Vale's vale of tears in Mozambique
Labor disruptions, flooding and infrastructure problems will mean a substantial reduction in coal exports.
Infrastructural limitations in Mozambique continue to pose a challenge to Vale, hampering its ability to get the coal produced from pit to port.
The reduction in export volumes, combined with falling coking coal prices in the international market, will impact revenues negatively. However, since the coal division constitutes just 2% to 2.5% of the company's total gross operating revenues, the overall impact is expected to be muted. On the other hand, the news exposes the fragility of Vale's Mozambican business and the significant challenges it faces to diversify away from its iron ore business.
Infrastructure issues in Mozambique
Infrastructure bottlenecks are the topmost concern of coal miners operating in Mozambique. Both the government and the private sector have been executing various projects to expand and build new railway lines and ports, but infrastructure will take time to reach satisfactory levels. In 2012, Vale had to cut down its initial export targets by half due to infrastructure issues.
The Sena Railway line is the sole link for coal mines located in the central Tete province to the Beira port, from where coal is exported to other countries. Production of coal has outstripped the carrying capacity of this line and it needs to be upgraded. The upgrade has been delayed for years now and is expected to complete next year. Once complete, the line will be able to carry 6.5 million tonnes of coal per year. Vale was thus planning to upgrade its production and export levels to 4.9 million tonnes in 2013. Further capacity additions will be required in the future years because Vale plans to invest heavily to increase the Moatize mine's annual production capacity to 11 million tonnes. It will expand capacity beyond this only after the completion of the Nacala railway and port project in northern Mozambique which will allow it to export greater quantities of coal.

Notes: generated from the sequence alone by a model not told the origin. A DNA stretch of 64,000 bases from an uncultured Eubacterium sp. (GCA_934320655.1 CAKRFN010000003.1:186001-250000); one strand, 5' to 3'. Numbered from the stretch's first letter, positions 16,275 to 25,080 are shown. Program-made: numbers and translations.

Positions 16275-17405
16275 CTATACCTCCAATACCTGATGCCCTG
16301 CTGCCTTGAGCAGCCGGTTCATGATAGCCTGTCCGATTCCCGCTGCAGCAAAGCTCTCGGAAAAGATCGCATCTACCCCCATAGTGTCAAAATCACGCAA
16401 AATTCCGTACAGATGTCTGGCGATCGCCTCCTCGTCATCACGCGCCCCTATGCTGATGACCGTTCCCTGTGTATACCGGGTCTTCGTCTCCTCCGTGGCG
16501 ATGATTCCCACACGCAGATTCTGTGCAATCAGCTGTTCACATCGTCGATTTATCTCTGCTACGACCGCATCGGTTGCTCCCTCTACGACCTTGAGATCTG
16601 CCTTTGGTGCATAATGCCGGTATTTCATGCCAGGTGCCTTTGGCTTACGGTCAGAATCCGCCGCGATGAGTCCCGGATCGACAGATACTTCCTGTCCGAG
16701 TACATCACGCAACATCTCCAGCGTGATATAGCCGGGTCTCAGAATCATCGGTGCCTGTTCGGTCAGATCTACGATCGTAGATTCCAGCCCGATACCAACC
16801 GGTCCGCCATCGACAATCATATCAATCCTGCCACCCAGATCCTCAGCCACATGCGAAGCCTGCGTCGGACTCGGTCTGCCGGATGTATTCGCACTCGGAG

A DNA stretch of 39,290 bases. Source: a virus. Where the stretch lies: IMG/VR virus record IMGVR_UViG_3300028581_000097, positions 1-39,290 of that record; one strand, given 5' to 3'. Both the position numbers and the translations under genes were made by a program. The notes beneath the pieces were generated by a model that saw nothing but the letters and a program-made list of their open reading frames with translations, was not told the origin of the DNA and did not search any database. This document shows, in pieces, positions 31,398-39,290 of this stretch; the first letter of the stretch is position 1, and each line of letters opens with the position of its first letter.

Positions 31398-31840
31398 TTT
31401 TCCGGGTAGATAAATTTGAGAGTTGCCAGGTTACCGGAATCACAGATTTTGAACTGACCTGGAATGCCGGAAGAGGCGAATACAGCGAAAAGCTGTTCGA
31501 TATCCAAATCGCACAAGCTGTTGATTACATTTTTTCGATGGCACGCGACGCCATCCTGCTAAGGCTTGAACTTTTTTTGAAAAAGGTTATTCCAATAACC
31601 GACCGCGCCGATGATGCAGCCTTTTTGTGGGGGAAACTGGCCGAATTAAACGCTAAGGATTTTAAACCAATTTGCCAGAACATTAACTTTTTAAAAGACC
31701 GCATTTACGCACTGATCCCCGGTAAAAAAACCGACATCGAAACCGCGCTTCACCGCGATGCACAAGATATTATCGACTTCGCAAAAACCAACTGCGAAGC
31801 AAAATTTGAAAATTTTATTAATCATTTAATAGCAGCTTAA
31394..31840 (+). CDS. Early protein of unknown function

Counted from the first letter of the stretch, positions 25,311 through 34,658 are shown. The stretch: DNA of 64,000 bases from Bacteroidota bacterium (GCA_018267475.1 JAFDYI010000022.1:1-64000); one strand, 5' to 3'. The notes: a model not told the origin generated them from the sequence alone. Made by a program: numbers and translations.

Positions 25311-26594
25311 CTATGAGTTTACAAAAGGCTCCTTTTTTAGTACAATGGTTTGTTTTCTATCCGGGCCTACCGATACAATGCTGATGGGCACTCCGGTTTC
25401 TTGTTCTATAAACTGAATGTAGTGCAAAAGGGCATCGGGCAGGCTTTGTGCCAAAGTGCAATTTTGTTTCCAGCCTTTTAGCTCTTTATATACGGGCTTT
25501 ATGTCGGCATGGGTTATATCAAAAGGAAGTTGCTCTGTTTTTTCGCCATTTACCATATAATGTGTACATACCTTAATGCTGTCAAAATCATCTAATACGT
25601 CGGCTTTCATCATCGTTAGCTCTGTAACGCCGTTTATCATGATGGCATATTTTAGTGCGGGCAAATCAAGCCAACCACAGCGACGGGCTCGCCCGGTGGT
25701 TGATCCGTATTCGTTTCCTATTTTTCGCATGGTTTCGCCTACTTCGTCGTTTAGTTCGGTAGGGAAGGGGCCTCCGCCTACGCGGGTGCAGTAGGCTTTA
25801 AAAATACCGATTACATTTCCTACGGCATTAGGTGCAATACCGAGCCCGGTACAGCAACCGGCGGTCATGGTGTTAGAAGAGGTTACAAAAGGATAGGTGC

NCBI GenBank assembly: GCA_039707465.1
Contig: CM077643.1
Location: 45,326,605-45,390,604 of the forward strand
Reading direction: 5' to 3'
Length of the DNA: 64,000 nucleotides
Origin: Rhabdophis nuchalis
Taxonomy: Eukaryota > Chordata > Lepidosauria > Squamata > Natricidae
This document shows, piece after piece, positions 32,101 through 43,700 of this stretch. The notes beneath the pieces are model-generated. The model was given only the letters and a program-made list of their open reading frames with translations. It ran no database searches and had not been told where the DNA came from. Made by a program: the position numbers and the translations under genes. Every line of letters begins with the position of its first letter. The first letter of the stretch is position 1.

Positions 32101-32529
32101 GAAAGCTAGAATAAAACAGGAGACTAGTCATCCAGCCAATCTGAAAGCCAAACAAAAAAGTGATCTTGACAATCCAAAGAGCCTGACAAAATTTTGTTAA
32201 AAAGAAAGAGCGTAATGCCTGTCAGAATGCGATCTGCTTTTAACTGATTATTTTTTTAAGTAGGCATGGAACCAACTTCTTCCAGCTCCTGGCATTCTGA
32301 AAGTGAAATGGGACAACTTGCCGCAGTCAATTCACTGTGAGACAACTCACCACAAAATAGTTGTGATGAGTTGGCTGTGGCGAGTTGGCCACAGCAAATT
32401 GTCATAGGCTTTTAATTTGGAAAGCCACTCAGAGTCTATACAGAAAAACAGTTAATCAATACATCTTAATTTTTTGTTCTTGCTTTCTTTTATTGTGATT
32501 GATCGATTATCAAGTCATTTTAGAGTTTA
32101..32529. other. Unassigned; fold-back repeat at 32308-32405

Vale plans to start large-scale production of premium hard coking coal by 2015 which is expected to provide higher margins. However, the company first needs an efficient mine-rail-port system to make this happen.
Reason for target revision
Heavy rains and flooding in the Zambezi Valley in the central part of Mozambique closed railways in February. The Sena line remained shut for two weeks resulting in a significant disruption to operations. Trains were temporarily stopped on the line causing the company to invoke the force majeure clause on its client contracts. This clause is used to protect a company from liabilities when disruptions are caused by forces beyond the company's control such as natural forces and disasters.
There was also a two-day halt in shipments earlier this month as protesters blocked the Sena line demanding compensation. When Vale had acquired the Moatize concession, it relocated the brickmakers present there to a different area within Moatize. Around 60 brickmakers among a larger group that Vale relocated from its mining concession beginning 2010 were protesting on the railway line. They were demanding additional compensation for lost production for up to two family generations. Vale says that it has compensated three groups of brickmakers so far by paying around $2,000 per deactivated furnace. The shipments resumed after being halted for two days, but the matter hasn't been permanently resolved since the protesters moved only after Vale promised to negotiate.
Around 10,000-12,000 tonnes of coal are shipped daily from Moatize, so the total disruption of close to 16 days cannot account for the steep export target reduction. We think that the major reason is anticipation by the company that it could face similar disruptions to operations for the rest of the year, and the present infrastructure is not conducive for meeting ambitious targets.
Trefis has a price estimate for Vale of $20.
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